NASIRIYAH, Iraq—U.S. Marines, moving through this still-contested city, opened fire at anything that moved Tuesday, leaving dozens of dead in their wake, at least some of them civilians.
Helicopter gunships circled overhead, unleashing Hellfire missiles into the squat mud-brick homes and firing their machine guns, raining spent cartridge cases into neighborhoods. Occasionally a tank blasted a hole in a house. Several bodies fell in alleys.
It was impossible to know which were civilian and which had belonged to members of Iraqi loyalist militias. The militias have ambushed Marine convoys here for days as the Marines tried to cross the Euphrates River on a rapid march north to Al Kut, where they are expected to engage elements of Iraq's Republican Guard.
Signs of battle were everywhere. Burnt-out shells of Russian-made tanks lay along the roadside. Other tanks facing the bridge clearly had been taken out by U.S. aircraft.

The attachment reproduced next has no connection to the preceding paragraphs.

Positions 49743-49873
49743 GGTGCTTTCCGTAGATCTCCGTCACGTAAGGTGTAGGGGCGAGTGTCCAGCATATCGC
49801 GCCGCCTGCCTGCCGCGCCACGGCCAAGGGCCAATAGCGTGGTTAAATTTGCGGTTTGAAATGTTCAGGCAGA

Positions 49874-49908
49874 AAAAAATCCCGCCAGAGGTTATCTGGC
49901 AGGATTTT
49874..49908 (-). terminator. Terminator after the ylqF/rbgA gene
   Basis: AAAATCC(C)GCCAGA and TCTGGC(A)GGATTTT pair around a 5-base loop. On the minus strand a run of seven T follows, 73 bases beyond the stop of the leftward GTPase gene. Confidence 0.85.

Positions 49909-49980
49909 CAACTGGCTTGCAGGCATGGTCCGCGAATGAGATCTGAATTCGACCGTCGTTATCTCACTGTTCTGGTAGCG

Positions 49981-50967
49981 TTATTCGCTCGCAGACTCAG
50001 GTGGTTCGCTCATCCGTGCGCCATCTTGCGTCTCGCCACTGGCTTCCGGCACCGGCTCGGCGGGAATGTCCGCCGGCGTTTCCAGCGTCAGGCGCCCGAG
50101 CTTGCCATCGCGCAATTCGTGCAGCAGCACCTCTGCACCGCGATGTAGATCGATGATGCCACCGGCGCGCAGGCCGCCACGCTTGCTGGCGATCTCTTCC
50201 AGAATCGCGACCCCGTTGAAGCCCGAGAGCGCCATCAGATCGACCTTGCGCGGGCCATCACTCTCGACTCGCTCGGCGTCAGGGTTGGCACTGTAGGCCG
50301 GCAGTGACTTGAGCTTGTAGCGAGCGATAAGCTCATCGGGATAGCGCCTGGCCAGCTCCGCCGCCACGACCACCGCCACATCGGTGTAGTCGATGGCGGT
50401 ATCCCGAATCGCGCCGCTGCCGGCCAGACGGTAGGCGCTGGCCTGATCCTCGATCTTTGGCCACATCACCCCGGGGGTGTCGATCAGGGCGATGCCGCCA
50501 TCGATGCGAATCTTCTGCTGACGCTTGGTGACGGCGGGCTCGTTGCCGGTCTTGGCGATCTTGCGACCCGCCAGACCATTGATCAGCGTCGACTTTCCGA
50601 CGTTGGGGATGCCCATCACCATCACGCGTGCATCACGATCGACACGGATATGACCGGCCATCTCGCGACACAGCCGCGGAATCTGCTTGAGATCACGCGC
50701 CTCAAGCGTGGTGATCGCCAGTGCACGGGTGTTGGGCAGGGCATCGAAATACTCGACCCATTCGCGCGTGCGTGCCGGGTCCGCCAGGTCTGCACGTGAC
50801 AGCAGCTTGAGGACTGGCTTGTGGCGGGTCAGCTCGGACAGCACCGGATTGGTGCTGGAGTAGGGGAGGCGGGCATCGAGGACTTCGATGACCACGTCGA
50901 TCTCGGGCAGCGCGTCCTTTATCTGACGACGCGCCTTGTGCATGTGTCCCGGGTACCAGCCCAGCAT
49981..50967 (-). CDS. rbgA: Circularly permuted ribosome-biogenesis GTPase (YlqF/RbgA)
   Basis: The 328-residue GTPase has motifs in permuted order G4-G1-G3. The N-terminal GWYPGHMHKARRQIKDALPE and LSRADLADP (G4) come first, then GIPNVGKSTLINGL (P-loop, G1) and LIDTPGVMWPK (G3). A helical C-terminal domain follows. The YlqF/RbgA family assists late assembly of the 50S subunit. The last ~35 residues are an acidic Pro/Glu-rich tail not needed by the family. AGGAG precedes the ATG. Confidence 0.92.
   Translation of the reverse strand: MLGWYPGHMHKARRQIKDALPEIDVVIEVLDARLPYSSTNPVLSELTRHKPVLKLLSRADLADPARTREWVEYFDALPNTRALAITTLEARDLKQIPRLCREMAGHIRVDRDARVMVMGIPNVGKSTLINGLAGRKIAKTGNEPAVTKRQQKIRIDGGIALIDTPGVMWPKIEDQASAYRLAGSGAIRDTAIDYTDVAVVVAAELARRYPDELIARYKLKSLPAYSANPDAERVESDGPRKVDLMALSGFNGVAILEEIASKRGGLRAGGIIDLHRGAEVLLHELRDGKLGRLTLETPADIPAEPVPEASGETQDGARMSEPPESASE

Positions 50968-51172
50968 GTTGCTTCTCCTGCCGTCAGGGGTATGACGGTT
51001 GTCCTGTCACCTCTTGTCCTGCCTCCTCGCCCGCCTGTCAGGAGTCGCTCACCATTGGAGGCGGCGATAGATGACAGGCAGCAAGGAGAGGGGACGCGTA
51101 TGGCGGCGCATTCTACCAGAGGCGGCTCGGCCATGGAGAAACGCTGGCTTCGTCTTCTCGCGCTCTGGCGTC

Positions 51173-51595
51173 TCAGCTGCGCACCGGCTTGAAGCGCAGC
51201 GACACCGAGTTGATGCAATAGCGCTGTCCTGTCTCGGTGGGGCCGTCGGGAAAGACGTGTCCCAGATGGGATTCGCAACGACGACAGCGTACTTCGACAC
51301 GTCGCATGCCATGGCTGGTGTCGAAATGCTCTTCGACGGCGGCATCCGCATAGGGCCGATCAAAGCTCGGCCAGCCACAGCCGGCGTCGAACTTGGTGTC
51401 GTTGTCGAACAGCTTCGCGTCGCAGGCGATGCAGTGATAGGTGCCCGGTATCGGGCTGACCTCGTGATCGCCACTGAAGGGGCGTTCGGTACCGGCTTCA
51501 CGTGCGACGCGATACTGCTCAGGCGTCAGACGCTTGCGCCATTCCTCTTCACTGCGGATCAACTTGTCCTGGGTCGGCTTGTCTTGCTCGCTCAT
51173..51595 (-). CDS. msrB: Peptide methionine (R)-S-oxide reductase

Official versions of the battles at the bridge were unavailable. U.S. casualties appeared light, but it was likely that many civilians had been killed. U.S. troops searching houses found one woman in her home with her husband, who was wounded, and her two sons, who were dead. All had been hit by stray bullets.
The shooting came as U.S. forces, targeted in recent days by Iraqis dressed in civilian clothes, had become increasingly aggressive in dealing with resistance. Marines were told a tracked amphibious vehicle had been ambushed by a group waving a white flag, and the plan for moving the 3rd Platoon of the 4th Amphibious Assault Battalion of the 1st Marine Expeditionary Force was aggressive, calling for so-called "suppressive fire" throughout the area to keep insurgents at bay.